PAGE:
PIRSIG: The alternative to “The Metaphysics of Quality says,” would be “I, Robert Pirsig, says,” and that repeated many times sounds worse to me. I don't understand this objection to a complete metaphysical system that someone has worked out. It seems to imply that some kind of confusion is preferable. It also seems to be an objection to the rhetorical style of the Metaphysics of Quality rather than a discovery of any falsehood in it, and in philosophy rhetorical styles are supposed to be irrelevant to the truth. If the term, “static” is being used here as it is used by the Metaphysics of Quality itself, then the answer is, “All metaphysical systems are static intellectual patterns. There isn't any other kind of metaphysics.” This is so because the MOQ describes intellect itself as a set of static patterns.

BAGGINI: One final question about aspects of the MOQ that might help explain academic resistance to it. LILA has a remarkably wide scope and as a result it often deals with, dismisses or solves ideas rather brusquely.

For example, at one point you say “[The theory of evolution] goes into many volumes about how the fittest survive but never once goes into the question of why.” (p144)

Most biologists would see that as blatantly untrue, and that furthermore, if you think the question of why the fittest survive hasn't been answered by the theory of evolution, you just haven't understood it. Now it may well be that you have responses to this and can explain why it is you think the question of why the fittest survive hasn't really been addressed. But if you present your thesis in this telescopic, sweeping way, surely you can't complain if informed critics dismiss you. You can't expect them to take it on trust that behind these assertions are more careful, fuller arguments that justify the claims.

PIRSIG: That line was an integral part of an entire chapter on the subject and thus cannot be called telescopic. I would answer that biologists who think my question doesn't understand the theory of evolution are biologists who do not understand the difference between “how” and “why.” The answers they give for “why” are usually “competitive advantage” or “survival of the fittest.” But if you look closely you will see that these are not scientific terms. “Fittest” is a subjective term. It exists only in the mind of a scientific observer. It isn't out there in the nature he observes. The same is true of “advantage.” Ask a biologist who thinks my question doesn't understand the theory of evolution, to define in exact scientific terms the meaning of these evaluative words. If he takes time to do so I predict he will give up or he will come up with nonsense or he will find himself drifting eventually toward the solutions arrived at by the Metaphysics of Quality.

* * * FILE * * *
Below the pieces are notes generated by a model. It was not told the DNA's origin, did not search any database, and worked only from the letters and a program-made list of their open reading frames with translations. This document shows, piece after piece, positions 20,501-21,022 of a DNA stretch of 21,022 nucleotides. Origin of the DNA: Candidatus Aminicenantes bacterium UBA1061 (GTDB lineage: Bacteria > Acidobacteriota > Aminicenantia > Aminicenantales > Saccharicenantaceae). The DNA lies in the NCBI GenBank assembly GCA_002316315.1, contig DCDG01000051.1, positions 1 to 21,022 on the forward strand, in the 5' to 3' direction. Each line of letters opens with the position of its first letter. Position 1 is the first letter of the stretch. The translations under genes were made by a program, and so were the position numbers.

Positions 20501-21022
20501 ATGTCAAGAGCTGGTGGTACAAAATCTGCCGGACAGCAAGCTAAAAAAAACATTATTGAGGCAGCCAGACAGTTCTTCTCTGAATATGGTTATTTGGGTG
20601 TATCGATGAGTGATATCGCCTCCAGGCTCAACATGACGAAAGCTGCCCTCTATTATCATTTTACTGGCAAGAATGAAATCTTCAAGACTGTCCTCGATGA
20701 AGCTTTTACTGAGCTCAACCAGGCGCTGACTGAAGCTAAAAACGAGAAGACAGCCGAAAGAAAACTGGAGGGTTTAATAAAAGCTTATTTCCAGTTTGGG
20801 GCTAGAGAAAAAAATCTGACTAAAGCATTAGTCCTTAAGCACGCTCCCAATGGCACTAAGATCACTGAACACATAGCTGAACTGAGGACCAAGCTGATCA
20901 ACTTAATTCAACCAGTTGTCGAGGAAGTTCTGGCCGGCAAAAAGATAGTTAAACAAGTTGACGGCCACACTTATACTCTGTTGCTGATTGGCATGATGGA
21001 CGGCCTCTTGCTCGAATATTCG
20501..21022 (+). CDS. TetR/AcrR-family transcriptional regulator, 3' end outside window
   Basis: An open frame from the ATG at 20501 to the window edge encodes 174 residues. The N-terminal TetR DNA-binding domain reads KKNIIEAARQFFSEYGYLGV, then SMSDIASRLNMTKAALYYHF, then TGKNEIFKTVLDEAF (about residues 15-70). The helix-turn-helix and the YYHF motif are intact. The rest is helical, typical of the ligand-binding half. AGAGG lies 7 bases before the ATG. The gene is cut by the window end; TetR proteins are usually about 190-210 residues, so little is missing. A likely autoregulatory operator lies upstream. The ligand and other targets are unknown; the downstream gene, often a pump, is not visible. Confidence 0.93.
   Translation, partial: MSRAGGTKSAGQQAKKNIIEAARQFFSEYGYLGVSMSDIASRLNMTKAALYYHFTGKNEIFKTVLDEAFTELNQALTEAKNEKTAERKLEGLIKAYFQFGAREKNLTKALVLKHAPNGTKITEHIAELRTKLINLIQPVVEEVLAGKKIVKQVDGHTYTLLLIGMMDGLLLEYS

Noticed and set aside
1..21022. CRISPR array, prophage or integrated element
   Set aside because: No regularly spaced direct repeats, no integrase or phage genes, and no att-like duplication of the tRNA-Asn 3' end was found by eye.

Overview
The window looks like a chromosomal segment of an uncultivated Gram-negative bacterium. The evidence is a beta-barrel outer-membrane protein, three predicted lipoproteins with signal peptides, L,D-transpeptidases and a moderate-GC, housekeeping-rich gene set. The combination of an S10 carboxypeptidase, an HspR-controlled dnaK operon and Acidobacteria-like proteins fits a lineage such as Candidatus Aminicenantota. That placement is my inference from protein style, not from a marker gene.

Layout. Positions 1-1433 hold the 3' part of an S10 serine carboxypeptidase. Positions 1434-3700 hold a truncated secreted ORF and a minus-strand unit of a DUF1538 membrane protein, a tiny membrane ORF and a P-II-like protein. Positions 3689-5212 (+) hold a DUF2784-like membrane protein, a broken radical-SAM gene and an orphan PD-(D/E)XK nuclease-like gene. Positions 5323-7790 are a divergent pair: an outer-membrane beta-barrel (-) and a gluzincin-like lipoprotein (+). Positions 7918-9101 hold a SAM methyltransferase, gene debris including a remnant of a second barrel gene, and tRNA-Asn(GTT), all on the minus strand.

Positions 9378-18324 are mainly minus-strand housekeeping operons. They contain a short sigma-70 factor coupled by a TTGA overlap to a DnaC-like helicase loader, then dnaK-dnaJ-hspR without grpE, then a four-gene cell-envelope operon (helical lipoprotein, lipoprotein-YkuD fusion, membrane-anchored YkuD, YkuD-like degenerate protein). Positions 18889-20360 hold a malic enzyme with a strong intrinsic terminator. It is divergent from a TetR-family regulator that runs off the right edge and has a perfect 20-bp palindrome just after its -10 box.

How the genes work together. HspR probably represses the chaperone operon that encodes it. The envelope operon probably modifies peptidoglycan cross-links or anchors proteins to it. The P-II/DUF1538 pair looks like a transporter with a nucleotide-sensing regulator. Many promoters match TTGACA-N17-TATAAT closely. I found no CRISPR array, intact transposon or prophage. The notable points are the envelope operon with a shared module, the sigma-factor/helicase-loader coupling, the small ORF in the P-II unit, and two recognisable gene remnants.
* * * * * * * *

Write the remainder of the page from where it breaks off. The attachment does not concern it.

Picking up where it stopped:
Finally I must say how pleased I have to have these questions raised and the manner in which they are raised. This is circumspection at its best.

BAGGINI: Ok, so enough of the scepticism. Let's turn now to some key ideas in the metaphysics itself.

There are some striking similarities between MOQ and various other monist metaphysics, such as that of Spinoza. Stated crudely, what these philosophies have in common is that they try to dissolve the puzzle that the world seems to contain many things that are real yet seemingly incommensurable - such as mind and matter, fact and value, objectivity and subjectivity - by arguing that these are all just aspects of one, unified thing.

You talk of the MOQ as a Copernican revolution on a par with Kant's, but isn't the key revolution of ZAMM just the one monist philosophers like Spinoza already made? In other words, your innovation was not to be the first to overturn the subject-object metaphysics, but to identify Quality as the fundamental constituent of the universe, rather than, as Spinoza claimed, “god or nature”?

PIRSIG: I may have read Spinoza incorrectly but it has seemed to me that his assertion that God is the fundamental constituent of the Universe was not very revolutionary, given the church attitudes at the time.

BAGGINI: It seems an extraordinary claim to say that Spinoza's views were not very revolutionary. The impersonal god-or-nature he postulated was entirely different from that of the Jewish or Christian religion. He was actually excommunicated from the Jewish community for his views, which is testament to how far from the mainstream his views were.